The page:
3. “Hard Sun”, by Eddie Vedder – Though it stands on this list as the cover that almost no one knows is a cover, this track shows the power of Eddie’s voice.
Albums of the Year:
1. Cease to Begin, by Band of Horses
2. In Rainbows, by Radiohead
3. 100 Days, 100 Nights, by Sharon Jones & the Dap Kings
4. Planet Earth, by Prince
5. Magic, by Bruce Springsteen
Honorary Mention:Finding Forever, by Common; Graduation, by Kanye West; Chase This Light, by Jimmy Eat World; Kala, by M.I.A.; Version, by Mark Ronson; Echoes, Silence, Patience & Grace, by The Foo Fighters; Sky Blue Sky, by Wilco.
Underground Hip-Hop Double Blast of the Year:
Ahead of the Curve, by Lateef & Z-Trip
From the Corner to the Block, by Galactic
Pete and I both fell upon the Lateef & Z-Trip release around the same time and he beat me to the punch featuring them here. Between that and the stellar release of the jam-band favorites Galactic (featuring many of the underground hip-hop communities finest) my faith in Hip-Hop was well and alive.
Best Live Show of the Year:
Dave Matthews Band at New England Dodge Music Center, August 4th. – The wife and I make a yearly pilgrimage to see Dave and the boys and I’m not sure if it was the great seats or the overall vibe of the show but it was the best since MSG in Dec of 2002 (when the Godfather of Soul, James Brown joined the band for a 15 minute jam on “Get Up (I Feel Like Being A) Sex Machine”).
Best New (to me) Artists
Alice Smith – I foresee her blowing up in 2008. With her soulful yet rocking tunes she’s sure to win over fans.
Amel Larrieux – I had loved Groove Theory and a last.fm friend pointed me towards he solo releases and I’ve since become a full on advocate.
The Brothers Johnson – One of two (related) ‘digging in the crates’ finds for 2007, this act lays down some of the funkiest grooves ever committed to tape.
Saul Williams – I had heard his name before but never had the opportunity to listen and with the free release of “The Inevitable Rise and Liberation of NiggyTardust!” I’ve become an instant fan. I’d highly suggest everyone taking the chance to listen as it’s still a free download.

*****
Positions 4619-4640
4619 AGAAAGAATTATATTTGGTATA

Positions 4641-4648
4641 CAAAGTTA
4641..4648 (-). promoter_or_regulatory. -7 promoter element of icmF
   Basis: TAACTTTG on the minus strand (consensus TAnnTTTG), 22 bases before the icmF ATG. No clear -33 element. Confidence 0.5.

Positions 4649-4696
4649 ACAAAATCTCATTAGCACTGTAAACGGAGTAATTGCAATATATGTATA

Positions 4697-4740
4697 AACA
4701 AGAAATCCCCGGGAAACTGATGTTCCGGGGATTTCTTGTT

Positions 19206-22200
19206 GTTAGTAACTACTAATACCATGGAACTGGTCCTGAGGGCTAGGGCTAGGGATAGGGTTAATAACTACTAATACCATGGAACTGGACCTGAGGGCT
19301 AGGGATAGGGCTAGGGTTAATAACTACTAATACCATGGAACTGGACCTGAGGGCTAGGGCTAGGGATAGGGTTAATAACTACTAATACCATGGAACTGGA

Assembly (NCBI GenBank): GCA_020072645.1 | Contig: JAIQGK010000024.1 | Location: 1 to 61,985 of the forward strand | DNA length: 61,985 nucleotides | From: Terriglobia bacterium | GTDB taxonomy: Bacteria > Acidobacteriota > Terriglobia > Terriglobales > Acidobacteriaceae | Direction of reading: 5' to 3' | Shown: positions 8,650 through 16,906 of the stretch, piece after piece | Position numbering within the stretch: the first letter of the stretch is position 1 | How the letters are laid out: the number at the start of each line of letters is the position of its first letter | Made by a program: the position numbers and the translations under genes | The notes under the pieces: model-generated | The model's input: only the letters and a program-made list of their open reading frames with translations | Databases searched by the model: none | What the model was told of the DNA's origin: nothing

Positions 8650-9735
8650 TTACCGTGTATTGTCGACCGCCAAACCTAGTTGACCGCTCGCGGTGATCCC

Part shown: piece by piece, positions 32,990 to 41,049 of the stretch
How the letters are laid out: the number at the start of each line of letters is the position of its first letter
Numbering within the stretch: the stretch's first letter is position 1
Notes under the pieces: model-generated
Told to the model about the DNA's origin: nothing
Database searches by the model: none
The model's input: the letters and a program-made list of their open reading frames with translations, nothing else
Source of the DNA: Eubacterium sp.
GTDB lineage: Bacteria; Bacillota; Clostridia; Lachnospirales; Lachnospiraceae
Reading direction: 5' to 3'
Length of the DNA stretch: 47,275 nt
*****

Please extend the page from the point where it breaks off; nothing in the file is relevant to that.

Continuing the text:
Shuggie Otis – As Pete said in a previous post, this is like “Prince 1.0”. Shuggie not only displays great musicianship and songwriting but he is one of the more underrated guitarists of the last few decades.
As Pete said in conclusion of his year in review, I can’t wait to hear what 2008 has in store and look forward to sharing it with you.
I know you’re probably all sick of the obligatory year end list mania sweeping the interwebs, but indulge me, if you will, as I throw in a few favorites myself. I give you….
Pete’s Year in (Ick)Music: 2007
Songs of the Year:
1.“Intervention”, by Arcade Fire – Win Butler and his band of gypsy maniacs known as Arcade Fire rocked my soul with this song. I had the heard the song in earlier incarnations, specifically on one of AF’s Morning Becomes Eclectic appearances. But it was after Neon Bible was released, when I was on a run with the iPod, when this song raised the hairs on my arms, brought tears to my eyes, and zapped me with an extra dose of adrenaline. In my opinion, “Intervention” is an epic masterpiece, joining songs like “Purple Rain”, “Thunder Road”, “London’s Burning”, and Steve Earle’s “Goodbye” on my mantle of all time favorites. The church organ, the lamenting lyrics that spotlight the brave and innocent soldier stuck in a unnecessary war: